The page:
Politics & Government

On first day of new session, SC senators move to curb governor’s appointment power

Sights and Sounds from the first day of 2018 General Assembly

The 122nd South Carolina General Assembly convened Monday. To the outsider it may seem to be a three-ring-circus.
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The 122nd South Carolina General Assembly convened Monday. To the outsider it may seem to be a three-ring-circus.

On the first day of their new two-year legislative session, S.C. senators Tuesday moved to strip authority from the state’s already weak chief executive.

The Senate Judiciary Committee signed off on a proposal to restrict when the governor can appoint a nominee to a high-level state job without the Senate’s consent. The bill could receive a vote in the full GOP-majority Senate as early as Thursday.

The proposal, which must pass the House, stems from last fall’s legal scuffle between Republican Gov. Henry McMaster and Senate leaders after the governor unilaterally appointed an ally to chair the board of the state-owned Santee Cooper utility.

Ultimately, the state Supreme Court decided state law allowed McMaster to appoint former S.C. Attorney General Charlie Condon as chairman of the troubled utility, even after the Senate declined to confirm him to the job.

Now, senators want to rewrite the law.

Their proposal would let the governor make interim appointments without the Senate’s permission — but only when the General Assembly is out of session, and only if the Senate hasn’t had a chance to accept or reject a nominee.

In cases like Condon — who the Senate had months to confirm or reject but let the session end without an up-or-down vote — the governor’s appointment would be blocked by the Senate’s inaction.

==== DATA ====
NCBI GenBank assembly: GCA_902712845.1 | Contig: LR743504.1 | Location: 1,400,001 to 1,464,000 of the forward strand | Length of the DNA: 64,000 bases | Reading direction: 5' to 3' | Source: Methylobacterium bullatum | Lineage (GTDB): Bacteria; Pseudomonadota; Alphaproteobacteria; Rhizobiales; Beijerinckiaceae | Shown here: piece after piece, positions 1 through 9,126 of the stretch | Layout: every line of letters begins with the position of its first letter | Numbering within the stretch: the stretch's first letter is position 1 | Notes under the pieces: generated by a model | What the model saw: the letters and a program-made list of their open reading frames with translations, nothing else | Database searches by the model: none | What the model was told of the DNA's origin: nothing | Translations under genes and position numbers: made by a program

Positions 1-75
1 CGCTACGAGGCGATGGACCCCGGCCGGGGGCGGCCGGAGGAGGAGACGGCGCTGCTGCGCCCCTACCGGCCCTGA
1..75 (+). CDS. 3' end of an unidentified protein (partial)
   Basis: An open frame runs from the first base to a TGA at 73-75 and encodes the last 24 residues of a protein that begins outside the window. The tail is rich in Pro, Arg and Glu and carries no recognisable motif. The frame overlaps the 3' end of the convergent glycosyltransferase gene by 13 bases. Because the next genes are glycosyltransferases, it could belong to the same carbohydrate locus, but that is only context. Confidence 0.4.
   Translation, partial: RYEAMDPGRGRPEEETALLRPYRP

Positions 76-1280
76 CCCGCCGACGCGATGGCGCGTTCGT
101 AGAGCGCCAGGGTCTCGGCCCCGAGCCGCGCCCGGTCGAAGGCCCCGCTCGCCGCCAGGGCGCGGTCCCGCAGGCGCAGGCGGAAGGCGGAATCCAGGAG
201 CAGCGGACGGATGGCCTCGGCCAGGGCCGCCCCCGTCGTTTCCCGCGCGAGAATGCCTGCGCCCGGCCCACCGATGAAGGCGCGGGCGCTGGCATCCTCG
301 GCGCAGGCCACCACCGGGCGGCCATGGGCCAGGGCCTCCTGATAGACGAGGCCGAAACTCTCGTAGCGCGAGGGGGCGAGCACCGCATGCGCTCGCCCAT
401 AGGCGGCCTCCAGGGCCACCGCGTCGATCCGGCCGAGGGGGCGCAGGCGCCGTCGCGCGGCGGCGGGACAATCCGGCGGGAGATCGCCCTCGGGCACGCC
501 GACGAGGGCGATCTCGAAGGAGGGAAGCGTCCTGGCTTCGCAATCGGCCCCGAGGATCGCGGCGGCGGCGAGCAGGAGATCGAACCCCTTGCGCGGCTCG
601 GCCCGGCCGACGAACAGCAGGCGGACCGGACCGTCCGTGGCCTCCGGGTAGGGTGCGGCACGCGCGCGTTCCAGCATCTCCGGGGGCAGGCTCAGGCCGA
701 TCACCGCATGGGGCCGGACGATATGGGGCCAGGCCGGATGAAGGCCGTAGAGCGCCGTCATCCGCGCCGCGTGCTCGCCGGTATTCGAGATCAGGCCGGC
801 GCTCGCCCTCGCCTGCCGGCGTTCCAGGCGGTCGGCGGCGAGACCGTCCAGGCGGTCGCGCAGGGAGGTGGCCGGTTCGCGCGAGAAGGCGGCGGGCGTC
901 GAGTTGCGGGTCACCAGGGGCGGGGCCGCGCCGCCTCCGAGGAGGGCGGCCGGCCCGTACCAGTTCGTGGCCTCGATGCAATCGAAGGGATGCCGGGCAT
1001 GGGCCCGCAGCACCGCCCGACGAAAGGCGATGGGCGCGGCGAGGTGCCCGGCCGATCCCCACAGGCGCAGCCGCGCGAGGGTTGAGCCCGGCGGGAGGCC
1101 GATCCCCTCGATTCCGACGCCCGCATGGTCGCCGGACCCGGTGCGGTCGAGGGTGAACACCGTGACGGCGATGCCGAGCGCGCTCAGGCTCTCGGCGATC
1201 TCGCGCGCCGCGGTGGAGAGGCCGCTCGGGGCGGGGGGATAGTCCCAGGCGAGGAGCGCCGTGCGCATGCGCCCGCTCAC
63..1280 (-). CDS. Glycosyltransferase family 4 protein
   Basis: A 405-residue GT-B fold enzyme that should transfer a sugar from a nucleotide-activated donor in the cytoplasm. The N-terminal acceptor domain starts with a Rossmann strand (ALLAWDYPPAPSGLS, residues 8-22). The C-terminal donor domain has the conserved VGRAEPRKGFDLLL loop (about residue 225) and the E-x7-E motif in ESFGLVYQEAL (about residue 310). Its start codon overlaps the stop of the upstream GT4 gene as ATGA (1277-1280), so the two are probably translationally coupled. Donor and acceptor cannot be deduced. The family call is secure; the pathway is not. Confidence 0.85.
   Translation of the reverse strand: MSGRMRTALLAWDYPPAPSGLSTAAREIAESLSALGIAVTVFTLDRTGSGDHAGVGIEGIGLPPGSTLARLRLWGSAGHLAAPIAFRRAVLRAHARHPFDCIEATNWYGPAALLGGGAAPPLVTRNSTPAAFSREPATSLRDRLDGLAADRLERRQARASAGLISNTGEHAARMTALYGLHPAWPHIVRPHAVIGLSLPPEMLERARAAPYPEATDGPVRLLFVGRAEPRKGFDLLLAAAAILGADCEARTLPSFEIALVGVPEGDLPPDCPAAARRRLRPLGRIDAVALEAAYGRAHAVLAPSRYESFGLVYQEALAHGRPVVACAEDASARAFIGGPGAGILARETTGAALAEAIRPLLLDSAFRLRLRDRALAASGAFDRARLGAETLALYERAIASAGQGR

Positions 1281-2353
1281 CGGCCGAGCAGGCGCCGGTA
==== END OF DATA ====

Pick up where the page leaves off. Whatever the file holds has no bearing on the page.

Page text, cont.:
Privately, several senators have said they had concerns that Condon had no major utility experience. They also say his nomination might have been rejected if there had been a Senate vote last year.

“You need to protect the Senate’s constitutional role of advice and consent,” Senate Majority Leader Shane Massey, R-Edgefield, said Tuesday, arguing the proposal would keep future governors from bypassing the Senate to make “repetitive interim appointments.”

However, Massey and state Sen. Gerald Malloy, D-Darlington, also said the Senate must act faster in the future.

“We should do our jobs,” Malloy said. “We need to ... take it up in an expeditious fashion.”

McMaster’s office declined to comment.

Also on Tuesday, the full Senate promoted one of its longest-serving members to the new post of Senate president.

Veteran state Sen. Harvey Peeler, R-Gaffney, is the first Senate president. He will preside over the Senate — a duty performed by the lieutenant governor until this year.

“My family can share with you story after story after story about events that have happened in my life that would have easily killed a normal man,” Peeler said, after donning the Senate president’s purple robe. “After each event, my mother would whisper to me, ‘God is saving you for something good, son.’ Well, Momma, I think this is it.”

The Senate also recognized its only new member.

After winning a special election last fall to replace former Senate Education Committee chairman John Courson, 69-year-old Dick Harpootlian, D-Richland, is the oldest freshman senator in the history of the chamber, according to his own research.

Harpootlian, a sharp-tongued former prosecutor and state Democratic Party chairman, was reserved in his five-minute introductory speech. Harpootlian said he wants to work with senators on two issues that voters told him were important: education and public corruption.

“We can disagree without being disagreeable,” Harpootlian said. “But we must never abandon our efforts to improve the lives of our children, and this state … has clearly failed to do that. ... We should focus on the next generation, not the next election.”

Avery G. Wilks is The State’s senior S.C. State House and politics reporter. He is currently filling in as an editor of The State’s award-winning State House team. He was named the 2018 S.C. Journalist of the Year by the South Carolina Press Association. He grew up in Chester, S.C., and graduated from the University of South Carolina’s top-ranked Honors College in 2015.